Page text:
Ethical Theory and Moral Practice

, Volume 15, Issue 1, pp 117–134 | Cite as

Social Freedom and Commitment



Much of feminist theory takes issue with traditional, liberal theories of consent and obligation. Though none have proposed abandoning obligation outright, there has been a general shift among feminists towards a responsibility paradigm. Responsibility models acknowledge given relationships and interdependence, and so posit responsibilities as given, regardless of whether they are voluntary. But in theories that take freedom as a principal value, a move from a socially unembedded voluntarism to socially embedded responsibility leaves something missing. Constructive accounts of and prescriptions for freedom must consider the reality of social life; yet acknowledging that relations are given need not require subordinating the role of voluntarism and consent in most relationships. In this paper I offer a commitment framework that seeks to supplant obligation while also reconciling relational given-ness and voluntarism. I propose an analysis of commitment that takes relations as the starting point and then show how the concept can: 1. guide actions 2. account for responsibilities 3. enhance freedom and 4. avoid a large share of coercive forces that are believed as necessary for reinforcing obligation and responsibility fulfillment.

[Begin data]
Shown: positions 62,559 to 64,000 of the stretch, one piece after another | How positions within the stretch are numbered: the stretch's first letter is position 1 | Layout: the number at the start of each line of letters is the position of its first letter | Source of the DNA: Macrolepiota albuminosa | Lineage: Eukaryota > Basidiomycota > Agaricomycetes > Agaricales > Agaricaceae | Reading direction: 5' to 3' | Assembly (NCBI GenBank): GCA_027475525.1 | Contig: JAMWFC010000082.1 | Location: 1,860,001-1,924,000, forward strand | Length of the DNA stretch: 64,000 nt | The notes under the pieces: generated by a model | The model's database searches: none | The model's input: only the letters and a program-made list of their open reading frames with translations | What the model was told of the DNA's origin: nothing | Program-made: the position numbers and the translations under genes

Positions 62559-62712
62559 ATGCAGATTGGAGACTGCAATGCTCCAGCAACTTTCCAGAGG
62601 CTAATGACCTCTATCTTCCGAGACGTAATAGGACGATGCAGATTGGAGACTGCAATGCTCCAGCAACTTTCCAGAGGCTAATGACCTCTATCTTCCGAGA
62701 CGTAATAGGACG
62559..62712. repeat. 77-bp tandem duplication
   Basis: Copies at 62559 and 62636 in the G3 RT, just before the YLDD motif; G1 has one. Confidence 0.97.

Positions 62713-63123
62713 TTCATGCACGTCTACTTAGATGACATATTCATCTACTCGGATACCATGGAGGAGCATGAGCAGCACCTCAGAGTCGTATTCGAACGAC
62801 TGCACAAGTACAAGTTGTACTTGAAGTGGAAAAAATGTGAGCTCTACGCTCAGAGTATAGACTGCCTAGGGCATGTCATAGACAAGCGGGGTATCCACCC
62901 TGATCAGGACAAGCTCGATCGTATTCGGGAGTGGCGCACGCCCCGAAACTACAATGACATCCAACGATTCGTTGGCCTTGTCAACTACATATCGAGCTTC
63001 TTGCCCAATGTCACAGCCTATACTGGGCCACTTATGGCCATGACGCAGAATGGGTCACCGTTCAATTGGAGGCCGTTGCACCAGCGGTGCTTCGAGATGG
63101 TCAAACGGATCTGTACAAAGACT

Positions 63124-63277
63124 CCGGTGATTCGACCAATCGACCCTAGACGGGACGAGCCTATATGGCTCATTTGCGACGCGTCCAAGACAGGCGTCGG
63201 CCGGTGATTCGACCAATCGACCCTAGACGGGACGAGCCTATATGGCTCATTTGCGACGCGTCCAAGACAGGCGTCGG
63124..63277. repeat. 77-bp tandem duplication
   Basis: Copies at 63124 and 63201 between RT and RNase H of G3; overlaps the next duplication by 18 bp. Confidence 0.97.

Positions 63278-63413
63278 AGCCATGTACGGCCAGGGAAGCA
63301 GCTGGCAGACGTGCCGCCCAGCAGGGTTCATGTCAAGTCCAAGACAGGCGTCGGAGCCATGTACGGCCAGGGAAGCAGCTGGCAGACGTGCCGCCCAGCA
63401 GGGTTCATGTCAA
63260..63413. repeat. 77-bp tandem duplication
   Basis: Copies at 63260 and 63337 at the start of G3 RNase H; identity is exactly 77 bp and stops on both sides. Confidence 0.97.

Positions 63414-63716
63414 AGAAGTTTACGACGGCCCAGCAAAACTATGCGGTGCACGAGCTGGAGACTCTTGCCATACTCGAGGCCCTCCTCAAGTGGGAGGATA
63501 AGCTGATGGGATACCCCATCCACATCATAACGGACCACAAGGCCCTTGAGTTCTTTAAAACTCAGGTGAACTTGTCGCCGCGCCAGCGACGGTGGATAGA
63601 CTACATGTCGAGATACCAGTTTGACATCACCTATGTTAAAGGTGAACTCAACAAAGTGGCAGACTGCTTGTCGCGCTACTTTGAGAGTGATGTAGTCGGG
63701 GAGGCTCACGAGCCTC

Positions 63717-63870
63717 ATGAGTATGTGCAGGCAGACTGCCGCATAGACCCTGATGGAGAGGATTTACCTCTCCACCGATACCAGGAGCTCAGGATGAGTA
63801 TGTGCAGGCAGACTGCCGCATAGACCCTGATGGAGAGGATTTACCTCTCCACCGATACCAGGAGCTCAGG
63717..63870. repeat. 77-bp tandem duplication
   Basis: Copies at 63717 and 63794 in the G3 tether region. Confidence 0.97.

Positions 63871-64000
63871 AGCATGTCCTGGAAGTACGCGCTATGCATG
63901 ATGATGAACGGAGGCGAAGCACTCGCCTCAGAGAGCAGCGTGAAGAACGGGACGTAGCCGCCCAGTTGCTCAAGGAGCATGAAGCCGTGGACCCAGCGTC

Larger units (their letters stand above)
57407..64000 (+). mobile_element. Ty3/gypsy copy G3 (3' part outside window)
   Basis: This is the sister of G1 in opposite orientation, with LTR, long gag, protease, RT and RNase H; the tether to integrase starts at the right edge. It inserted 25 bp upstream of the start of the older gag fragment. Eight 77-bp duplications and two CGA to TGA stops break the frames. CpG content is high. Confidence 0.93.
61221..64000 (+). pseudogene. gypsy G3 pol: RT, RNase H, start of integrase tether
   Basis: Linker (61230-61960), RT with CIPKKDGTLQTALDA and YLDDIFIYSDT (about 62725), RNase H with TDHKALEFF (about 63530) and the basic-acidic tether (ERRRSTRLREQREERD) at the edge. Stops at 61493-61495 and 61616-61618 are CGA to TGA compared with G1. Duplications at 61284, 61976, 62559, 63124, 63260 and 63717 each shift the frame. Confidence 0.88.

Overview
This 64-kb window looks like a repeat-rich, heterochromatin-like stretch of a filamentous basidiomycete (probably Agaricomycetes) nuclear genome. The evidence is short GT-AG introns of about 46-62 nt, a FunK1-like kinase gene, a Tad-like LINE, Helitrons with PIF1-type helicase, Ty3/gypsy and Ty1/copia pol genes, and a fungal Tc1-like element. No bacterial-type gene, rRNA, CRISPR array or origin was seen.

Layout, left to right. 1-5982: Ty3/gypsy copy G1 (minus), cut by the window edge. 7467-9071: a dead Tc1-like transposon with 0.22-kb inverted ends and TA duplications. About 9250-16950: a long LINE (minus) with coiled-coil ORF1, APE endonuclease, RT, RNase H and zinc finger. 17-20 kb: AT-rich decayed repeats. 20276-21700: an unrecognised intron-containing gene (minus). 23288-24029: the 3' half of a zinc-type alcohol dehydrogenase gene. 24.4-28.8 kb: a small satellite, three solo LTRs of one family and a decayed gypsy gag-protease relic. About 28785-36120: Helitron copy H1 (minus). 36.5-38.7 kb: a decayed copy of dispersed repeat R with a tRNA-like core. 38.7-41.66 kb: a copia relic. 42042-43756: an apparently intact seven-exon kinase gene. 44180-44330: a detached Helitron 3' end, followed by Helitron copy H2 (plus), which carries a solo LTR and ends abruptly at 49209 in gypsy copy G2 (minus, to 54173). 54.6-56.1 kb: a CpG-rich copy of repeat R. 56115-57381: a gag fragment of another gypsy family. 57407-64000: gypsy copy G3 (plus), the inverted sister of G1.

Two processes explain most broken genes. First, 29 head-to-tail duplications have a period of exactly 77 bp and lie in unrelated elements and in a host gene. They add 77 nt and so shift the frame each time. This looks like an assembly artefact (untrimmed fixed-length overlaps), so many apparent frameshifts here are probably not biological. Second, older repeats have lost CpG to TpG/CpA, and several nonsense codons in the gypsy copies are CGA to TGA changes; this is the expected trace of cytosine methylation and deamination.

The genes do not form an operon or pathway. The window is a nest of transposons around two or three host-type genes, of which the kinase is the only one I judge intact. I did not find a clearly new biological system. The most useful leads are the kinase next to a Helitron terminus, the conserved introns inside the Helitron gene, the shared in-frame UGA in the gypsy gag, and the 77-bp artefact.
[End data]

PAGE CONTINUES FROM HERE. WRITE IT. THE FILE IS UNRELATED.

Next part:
Commitment Consent Freedom Social Obligation Responsibility 


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Copyright information

© Springer Science+Business Media B.V. 2011

Authors and Affiliations

  1. 1.Gaius Charles Bolin Fellow in PhilosophyWilliams CollegeWilliamstownUSA

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